The air pollution in Salt Lake County, Utah, varies over the year, and at times it is the worst in the United States.
The geography traps winter inversions and summertime smog throughout the Salt Lake Valley, but underserved neighborhoods—and their schools—experience the highest concentrations. Previous research has shown pollution disparities using annual averages of PM 2.5 levels, the tiny breathable particles that can damage lungs just hours after exposure. Children are especially at risk and experience more than just health effects; exposure to PM 2.5 affects school attendance and academic success.
A new study utilized a community-university partnership of nearly 200 PM 2.5 sensors through the University of Utah’s Air Quality and U (AQ&U) network. U researchers explored social disparities in air pollution in greater detail than ever before, and their findings reveal persistent social inequalities in Salt Lake County. The paper posted online ahead of publication in the journal Environmental Research.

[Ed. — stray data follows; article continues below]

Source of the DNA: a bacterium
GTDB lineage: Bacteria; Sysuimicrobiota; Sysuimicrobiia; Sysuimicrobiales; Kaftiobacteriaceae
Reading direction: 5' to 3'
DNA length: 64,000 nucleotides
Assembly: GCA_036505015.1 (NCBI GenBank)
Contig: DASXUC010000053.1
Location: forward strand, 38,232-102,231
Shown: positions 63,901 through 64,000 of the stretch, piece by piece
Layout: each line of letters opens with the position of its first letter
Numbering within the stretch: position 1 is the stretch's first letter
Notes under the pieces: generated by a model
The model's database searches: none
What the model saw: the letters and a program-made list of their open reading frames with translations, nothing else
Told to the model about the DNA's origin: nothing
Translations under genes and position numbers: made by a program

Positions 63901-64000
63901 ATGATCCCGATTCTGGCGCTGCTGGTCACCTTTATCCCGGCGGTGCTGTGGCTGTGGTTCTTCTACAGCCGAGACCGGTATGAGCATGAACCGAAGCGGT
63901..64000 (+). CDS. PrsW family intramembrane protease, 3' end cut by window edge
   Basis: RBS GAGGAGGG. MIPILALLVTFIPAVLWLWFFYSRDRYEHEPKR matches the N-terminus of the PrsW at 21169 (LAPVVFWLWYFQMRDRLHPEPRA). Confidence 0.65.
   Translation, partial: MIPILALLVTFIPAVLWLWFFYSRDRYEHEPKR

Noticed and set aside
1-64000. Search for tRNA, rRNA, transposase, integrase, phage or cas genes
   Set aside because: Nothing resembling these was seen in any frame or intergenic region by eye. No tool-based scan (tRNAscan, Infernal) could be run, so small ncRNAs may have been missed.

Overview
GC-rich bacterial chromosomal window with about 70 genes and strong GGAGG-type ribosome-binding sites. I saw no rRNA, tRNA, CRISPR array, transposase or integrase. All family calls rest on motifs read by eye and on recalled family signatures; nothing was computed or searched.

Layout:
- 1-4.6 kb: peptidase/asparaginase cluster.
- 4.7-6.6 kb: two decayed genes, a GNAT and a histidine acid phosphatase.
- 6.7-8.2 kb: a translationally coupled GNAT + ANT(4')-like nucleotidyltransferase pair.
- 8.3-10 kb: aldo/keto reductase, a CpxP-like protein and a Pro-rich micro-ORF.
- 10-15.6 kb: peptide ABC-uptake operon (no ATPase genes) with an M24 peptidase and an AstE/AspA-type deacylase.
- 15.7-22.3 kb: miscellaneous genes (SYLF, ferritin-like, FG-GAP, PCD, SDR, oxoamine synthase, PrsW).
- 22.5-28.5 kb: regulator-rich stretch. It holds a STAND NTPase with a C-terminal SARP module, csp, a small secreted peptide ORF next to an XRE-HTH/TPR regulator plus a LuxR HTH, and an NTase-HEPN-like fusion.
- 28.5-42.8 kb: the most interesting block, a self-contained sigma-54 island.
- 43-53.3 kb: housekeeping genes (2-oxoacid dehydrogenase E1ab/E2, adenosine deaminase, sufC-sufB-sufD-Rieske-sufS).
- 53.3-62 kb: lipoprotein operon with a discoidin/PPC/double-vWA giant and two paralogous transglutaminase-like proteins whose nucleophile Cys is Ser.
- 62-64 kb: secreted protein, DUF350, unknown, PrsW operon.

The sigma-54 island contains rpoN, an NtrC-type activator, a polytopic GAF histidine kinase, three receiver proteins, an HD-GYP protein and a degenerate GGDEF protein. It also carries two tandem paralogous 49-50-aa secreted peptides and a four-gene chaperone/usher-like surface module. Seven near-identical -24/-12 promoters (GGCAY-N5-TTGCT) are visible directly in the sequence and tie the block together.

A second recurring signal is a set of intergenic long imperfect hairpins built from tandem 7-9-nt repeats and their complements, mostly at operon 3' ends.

The researchers analyzed PM 2.5 levels at 174 public schools in Salt Lake County under three different scenarios: relatively clean, moderate inversion and major inversion days. Schools with predominately minority students were disproportionally exposed to worse air quality under all scenarios.
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